Frame 1 2 3 4 5 6 7 8 9 10 11
Davis 25 72 66 45 2 1 64 58 N/A N/A N/A
Taylor 68 (53) 43 58 80 73 (57) 80 (55) 56 46 N/A N/A N/A
Players Session 4: 4–7 (17–18)
Frame 1 2 3 4 5 6 7 8 9 10 11
Davis 86 (86) 43 78 (66) 29 4 29 66 81 47 24 62
Taylor 13 82 (61) 17 84 (70) 72 (57) 83 (79) 6 0 75 71 (57) 66
87 Highest break 98
0 Century breaks 0
12 50+ breaks 10
Northern Ireland Dennis Taylor wins the 1985 Embassy World Snooker Championship
† = Winner of frame


The final is one of the most famous snooker matches of all time.[38][39][40] The match holds several records. The final is the longest match ever held over the length of 35 frames at 14 hours and 50 minutes.[21] The concluding moments of the final were watched by 18.5 million viewers, which as of 2020 is the most ever in the United Kingdom for a broadcast after midnight and for any BBC2 programme.[16][21] Taylor lost in the opening round at the following year's event, and Davis lost again in the final to Joe Johnson 12–18.[41] He won the next three championships between 1987 and 1989, winning the event six times in total.[42] Davis and Taylor met on one further occasion, in the quarter-final of the 1991 World Snooker Championship, Davis winning comfortably 13–7.[43] Taylor never reached the final again,[42] but did win the Masters in 1987, again producing a comeback, this time against Alex Higgins.[44]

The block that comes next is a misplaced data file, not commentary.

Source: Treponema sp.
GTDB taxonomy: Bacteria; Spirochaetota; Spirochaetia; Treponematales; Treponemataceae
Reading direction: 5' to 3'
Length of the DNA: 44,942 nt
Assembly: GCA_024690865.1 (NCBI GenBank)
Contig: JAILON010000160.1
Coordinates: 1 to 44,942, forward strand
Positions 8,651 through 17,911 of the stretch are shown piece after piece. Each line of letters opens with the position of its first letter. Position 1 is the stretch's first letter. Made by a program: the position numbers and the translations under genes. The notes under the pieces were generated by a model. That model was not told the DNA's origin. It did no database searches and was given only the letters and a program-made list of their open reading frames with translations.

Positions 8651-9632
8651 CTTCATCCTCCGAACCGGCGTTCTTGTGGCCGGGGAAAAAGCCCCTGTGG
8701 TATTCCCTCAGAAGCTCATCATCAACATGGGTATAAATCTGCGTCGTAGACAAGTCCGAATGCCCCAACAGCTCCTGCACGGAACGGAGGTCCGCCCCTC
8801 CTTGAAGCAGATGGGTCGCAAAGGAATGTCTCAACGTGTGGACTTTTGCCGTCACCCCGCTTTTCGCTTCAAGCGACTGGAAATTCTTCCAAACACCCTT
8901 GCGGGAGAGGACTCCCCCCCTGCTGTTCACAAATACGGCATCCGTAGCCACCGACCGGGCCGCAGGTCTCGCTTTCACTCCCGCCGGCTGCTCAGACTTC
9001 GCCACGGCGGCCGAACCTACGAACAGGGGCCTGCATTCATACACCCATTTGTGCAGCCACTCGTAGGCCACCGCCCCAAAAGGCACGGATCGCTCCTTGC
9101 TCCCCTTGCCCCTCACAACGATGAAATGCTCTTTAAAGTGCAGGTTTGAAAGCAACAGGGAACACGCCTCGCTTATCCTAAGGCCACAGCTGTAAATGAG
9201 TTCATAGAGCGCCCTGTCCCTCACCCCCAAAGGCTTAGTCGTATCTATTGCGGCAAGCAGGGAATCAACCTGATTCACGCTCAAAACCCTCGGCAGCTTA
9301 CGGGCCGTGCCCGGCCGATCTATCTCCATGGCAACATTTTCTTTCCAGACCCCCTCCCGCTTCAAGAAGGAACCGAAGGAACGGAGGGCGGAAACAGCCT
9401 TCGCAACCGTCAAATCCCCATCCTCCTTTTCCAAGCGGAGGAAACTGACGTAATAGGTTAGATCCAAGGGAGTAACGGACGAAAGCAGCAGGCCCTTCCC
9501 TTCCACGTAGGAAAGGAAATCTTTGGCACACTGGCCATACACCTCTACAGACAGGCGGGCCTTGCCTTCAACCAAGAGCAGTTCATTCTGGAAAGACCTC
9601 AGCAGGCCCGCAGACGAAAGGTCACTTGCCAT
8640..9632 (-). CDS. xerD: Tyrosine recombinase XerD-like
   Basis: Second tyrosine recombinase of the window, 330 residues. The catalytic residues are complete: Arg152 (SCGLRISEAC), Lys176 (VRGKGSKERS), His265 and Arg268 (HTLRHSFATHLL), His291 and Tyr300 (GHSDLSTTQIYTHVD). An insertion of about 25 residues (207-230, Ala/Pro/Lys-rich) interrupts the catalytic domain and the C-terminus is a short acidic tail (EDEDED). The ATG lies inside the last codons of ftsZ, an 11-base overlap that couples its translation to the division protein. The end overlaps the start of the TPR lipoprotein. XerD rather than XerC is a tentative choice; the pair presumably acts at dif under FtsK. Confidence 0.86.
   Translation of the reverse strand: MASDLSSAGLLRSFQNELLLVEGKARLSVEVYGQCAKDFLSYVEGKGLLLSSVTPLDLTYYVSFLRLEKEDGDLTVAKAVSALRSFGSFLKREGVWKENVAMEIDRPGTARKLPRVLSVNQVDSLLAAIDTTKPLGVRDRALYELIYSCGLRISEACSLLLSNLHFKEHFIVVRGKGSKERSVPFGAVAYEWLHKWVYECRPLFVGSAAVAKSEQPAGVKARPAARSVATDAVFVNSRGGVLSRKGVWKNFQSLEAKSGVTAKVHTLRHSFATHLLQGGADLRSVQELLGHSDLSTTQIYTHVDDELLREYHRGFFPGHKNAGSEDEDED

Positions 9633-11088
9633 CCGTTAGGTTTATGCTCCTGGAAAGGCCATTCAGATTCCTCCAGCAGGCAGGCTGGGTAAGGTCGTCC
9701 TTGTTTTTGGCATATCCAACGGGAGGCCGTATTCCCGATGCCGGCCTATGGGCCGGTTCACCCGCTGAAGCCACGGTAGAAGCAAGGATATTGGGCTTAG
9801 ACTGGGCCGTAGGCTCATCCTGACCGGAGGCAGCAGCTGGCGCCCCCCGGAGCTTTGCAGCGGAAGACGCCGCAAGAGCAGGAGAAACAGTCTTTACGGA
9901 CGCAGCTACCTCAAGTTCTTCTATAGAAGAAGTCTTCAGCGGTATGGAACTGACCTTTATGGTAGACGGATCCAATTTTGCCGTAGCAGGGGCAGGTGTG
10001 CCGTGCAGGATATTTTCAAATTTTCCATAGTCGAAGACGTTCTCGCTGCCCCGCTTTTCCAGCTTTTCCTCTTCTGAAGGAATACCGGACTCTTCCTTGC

Taylor's mother had died in September 1984, the year prior, so he had dedicated his win at the 1984 Grand Prix in October to her.[45] His win at the world championship he also dedicated to his mother's life.[46] On his return to Northern Ireland, Taylor received a victory parade in a Land Rover across his home town of Coalisland in front of 10,000 people.[47] He was loaned mayoral robes on the day of the parade, and was accompanied by his wife and three children.[47] He later signed a five-year contract with promoter Barry Hearn as his manager.[48] The media described Davis as a "bad loser" for his silence and one-word responses to questions from David Vine at a press conference following the event.[9][16] This was later used as the basis for a recurring character on the television show Spitting Image, based on Davis.[9]